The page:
So Big

  • 1932
  • Movie
  • NR
  • Drama

This, the third version of Edna Ferber's Pulitzer Prize novel, was not so big at all, either at the box office or with the critics. First filmed as a silent in 1925 starring Colleen Moore, it was done as a short in 1930, as directed by Bryan Foy, starring Helen Jerome Eddy, John Litel, Gardner James, and Marian Marsh. This very short picture seems long...read more

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This, the third version of Edna Ferber's Pulitzer Prize novel, was not so big at all, either at the box office or with the critics. First filmed as a silent in 1925 starring Colleen Moore, it was done as a short in 1930, as directed by Bryan Foy, starring Helen Jerome Eddy, John Litel,

Gardner James, and Marian Marsh. This very short picture seems long as they attempt to portray many years in the life of Stanwyck et al, and fail. O'Day is the young daughter of gambler Warwick, who sends her to a fancy school. She grows up to be Stanwyck, and when Warwick dies without a cent in

his trousers, she is out in the cold. Madison's father, Kibbee, enlisted to help, finds Stanwyck a job teaching school in a community of Dutch farmers in Illinois just after the turn of the century. She tutors Winslow (who grew up to be a popular entertainer in Los Angeles and, in the 1980s, was

still performing as a one-man band) while living as a boarder in Hale's family home. Eventually, she marries older farmer Foxe, who spends much of his time tilling the old-fashioned way, refusing to make any adjustment to modern methods. Foxe's hard work kills him, and Stanwyck is left with a

young son, Moore, whom she loves and measures daily as the boy grows "so big." Moore grows into Albright and Winslow matures into Brent. Stanwyck wants Albright to study to be an architect but he disappoints her by preferring to hawk stocks and bonds after quitting a job as an architect in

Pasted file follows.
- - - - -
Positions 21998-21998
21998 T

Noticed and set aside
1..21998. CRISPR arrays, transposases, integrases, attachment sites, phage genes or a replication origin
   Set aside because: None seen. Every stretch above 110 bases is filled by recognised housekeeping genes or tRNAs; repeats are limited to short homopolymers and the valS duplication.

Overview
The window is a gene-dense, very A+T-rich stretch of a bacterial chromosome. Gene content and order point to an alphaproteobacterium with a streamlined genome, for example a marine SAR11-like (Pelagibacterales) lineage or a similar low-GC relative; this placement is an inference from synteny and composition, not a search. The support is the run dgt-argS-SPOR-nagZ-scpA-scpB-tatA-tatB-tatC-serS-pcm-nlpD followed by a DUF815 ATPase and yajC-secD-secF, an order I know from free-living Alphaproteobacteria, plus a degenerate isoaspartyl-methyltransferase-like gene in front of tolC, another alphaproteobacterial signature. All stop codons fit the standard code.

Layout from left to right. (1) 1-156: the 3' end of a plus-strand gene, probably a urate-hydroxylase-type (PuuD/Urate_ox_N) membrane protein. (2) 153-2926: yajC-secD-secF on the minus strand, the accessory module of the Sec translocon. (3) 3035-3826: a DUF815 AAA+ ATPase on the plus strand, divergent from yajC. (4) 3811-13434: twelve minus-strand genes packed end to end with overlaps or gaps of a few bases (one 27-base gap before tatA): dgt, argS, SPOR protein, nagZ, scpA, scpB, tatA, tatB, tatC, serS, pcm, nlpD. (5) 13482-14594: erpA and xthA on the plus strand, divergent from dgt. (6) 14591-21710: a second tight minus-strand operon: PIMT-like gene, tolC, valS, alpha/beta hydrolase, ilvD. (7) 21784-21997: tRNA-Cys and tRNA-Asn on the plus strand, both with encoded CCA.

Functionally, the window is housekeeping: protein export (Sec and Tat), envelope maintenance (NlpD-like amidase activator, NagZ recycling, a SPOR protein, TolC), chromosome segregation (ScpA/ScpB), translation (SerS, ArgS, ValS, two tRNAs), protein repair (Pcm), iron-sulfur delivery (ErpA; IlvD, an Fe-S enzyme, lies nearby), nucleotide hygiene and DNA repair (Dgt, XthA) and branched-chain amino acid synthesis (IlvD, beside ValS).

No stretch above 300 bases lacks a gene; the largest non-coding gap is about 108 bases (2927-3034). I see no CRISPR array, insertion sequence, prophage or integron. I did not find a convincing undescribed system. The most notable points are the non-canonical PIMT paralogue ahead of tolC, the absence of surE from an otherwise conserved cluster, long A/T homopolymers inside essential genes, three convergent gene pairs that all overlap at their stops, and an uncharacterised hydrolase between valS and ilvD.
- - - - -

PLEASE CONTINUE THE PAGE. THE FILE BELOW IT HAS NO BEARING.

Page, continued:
training. Albright's boss' wife, La Roy, arranges the job for him, as she is fascinated by the youth. Meanwhile, Brent becomes a well known artist-sculptor and when he comes back to the small town after setting Europe on its ear with his creations, he tells Stanwyck that his success is all due to

her tutoring, as she exerted the greatest influence on him while he was growing up, and that he couldn't have done any of his wrok without her as his mentor. Stanwyck is thrilled at this and even happier when her son, Albright, comes to her house with a new amour, Davis, in tow. She is an artist

and doesn't much respect Albright at first, but when she meets Stanwyck, she sees that Albright comes from good stock and that he may eventually come to his senses and return to the world of architecture. Stanwyck and Brent become very affectionate toward each other, even though she's older. This

was the only film in which Stanwyck and Davis appeared in the same scenes. Although they did play in another movie together, HOLLYWOOD CANTEEN, they were never on screen at the same time. Irish-born Brent, a one-time IRA member, had been playing on the stage for years and was now appearing in his

seventh film. In just two years, Davis had made eight films and did well in this, one of her larger roles since her first movie, BAD SISTER. The major trouble with this version of SO BIG was that so much action and material were jammed into the brief running time that there was no opportunity to

flesh out the characters. A somewhat more successful version was attempted in 1953, with Jane Wyman and Nancy Olson in the Stanwyck and Davis roles.

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  • Rating: NR
  • Review: This, the third version of Edna Ferber's Pulitzer Prize novel, was not so big at all, either at the box office or with the critics. First filmed as a silent in 1925 starring Colleen Moore, it was done as a short in 1930, as directed by Bryan Foy, starring… (more)

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